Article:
History of Indian presence in Britain showcased

November 25th, 2011 - 3:58 pm ICT by IANS  

New Delhi, Nov 25 (IANS) A showcase that opened here Friday celebrates the often overlooked history of Indian presence in Britain with reproductions of posters, pamphlets, diaries, newspapers, political reports and illustrations.

The exhibition “Beyond the Frame: India in Britain (1858-1950)”, now on at the British Council till Monday, is part of a larger project “Beyond the Frame: Indian British Connections” supported by several British organisations.

Spanning almost a century from the period of the Raj to the years of migration in post-World War II, the exhibition focuses on Asian-British engagement on British soil in a range of areas like cultural and intellectual life, resistance and activism, national and global politics, arts and sports, the British Council said in a statement.

It aims to build up a clear picture of the diverse contributions Indians have made to British life.

Abdul Karim was on the retinue of the Queen Victoria’s household staff and taught her Hindustani. Victoria was said to be closer to Karim than she had been to her Scottish aide, John Brown.

Mahatma Gandhi captured the imagination of the Britons when he visited London in 1931 and was mobbed by people at East End in London and by mill workers in Lancashire. Gandhi also met actor Charles Chaplin.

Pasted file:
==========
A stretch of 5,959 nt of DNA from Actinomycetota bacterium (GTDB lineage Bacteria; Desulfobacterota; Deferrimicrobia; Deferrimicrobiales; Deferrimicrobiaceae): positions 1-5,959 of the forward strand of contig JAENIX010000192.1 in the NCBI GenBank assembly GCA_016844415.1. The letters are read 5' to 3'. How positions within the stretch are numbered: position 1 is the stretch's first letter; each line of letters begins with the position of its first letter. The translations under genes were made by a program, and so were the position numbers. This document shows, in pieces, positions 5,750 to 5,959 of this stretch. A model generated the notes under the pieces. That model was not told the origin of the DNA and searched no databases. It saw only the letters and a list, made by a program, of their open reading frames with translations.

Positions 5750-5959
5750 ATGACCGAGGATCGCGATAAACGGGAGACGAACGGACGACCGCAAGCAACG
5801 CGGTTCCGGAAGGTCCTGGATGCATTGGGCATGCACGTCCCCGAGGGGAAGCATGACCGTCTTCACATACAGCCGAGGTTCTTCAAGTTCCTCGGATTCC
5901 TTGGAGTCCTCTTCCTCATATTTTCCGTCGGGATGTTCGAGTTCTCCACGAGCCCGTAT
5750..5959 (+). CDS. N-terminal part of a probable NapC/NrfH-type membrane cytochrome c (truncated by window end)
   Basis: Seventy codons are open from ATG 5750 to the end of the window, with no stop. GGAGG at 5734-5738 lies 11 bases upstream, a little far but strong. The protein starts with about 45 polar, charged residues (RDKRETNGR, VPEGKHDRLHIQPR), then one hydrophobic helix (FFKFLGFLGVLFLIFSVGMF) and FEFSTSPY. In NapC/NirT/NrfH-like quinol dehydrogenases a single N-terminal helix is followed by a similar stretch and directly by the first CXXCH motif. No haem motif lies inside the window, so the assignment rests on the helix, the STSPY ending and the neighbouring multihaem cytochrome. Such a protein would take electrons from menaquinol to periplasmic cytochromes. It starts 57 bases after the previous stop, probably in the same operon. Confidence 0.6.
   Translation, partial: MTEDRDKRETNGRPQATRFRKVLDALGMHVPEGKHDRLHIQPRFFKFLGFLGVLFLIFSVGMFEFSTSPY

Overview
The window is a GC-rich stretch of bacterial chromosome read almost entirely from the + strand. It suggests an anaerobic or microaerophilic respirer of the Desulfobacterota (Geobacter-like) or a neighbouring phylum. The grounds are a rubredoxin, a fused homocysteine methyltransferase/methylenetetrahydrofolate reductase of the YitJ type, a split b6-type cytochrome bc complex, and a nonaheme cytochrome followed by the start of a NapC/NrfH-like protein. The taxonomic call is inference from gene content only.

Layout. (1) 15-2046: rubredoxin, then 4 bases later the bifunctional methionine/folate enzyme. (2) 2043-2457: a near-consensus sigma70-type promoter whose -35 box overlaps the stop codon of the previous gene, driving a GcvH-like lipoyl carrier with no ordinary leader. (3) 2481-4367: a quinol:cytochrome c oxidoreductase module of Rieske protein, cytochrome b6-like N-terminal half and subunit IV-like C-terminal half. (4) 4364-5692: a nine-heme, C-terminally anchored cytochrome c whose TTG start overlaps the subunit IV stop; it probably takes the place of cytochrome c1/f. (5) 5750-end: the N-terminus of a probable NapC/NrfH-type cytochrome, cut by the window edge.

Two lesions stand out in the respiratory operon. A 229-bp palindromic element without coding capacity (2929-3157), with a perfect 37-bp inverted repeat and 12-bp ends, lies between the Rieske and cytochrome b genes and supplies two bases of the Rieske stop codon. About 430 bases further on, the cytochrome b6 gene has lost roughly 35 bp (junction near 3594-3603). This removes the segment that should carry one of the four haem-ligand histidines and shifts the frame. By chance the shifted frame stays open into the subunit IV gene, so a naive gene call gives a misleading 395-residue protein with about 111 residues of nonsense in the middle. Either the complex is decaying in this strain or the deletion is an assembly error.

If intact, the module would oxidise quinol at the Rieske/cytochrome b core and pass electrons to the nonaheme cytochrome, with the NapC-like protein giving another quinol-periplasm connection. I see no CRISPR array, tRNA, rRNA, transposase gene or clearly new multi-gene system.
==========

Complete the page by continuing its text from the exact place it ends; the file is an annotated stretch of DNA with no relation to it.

Dadabhai Naoroji was the first Indian to be elected as the Liberal MP in North London in 1892 while Sophia Duleep Singh, an erstwhile Indian princess and suffragette, marched alongside legendary women’s rights campaigner Emmeline Pankhurst to the British Parliament in 1910.

Renowned novelist Mulk Raj Anand was one of the early Indian programme writers for the British Broadcasting Corporation’s (BBC) eastern service. He worked closely with the British literary icon George Orwell.

Such examples abound in the history of India and Britain in the late 19th century and the early 20th century when several young Indian men and women travelled abroad for higher education and the erstwhile Indian royalty established close ties with the British rulers.

A multi-media timeline, “Asians in Britain Website”, has been created by the British Council in partnership with the British Library to bring alive these stories.

The exhibition and timeline are based on extensive archival research deriving from the three-year project, “Making Britain: South Asian Visions and Broad - 1870-1950″ funded by the UK Arts and Humanities Research Council between 2007-10.

The endeavours have been directed by Susheila Nasta in collaboration with Penny Brook of the British Library.

The exhibition will be accompanied by a range of educational activities under the British Council’s Connecting Classrooms programme.

The National Archives of India will Tuesday host the exhibition for a day and display alongside complementary materials from its own collection.

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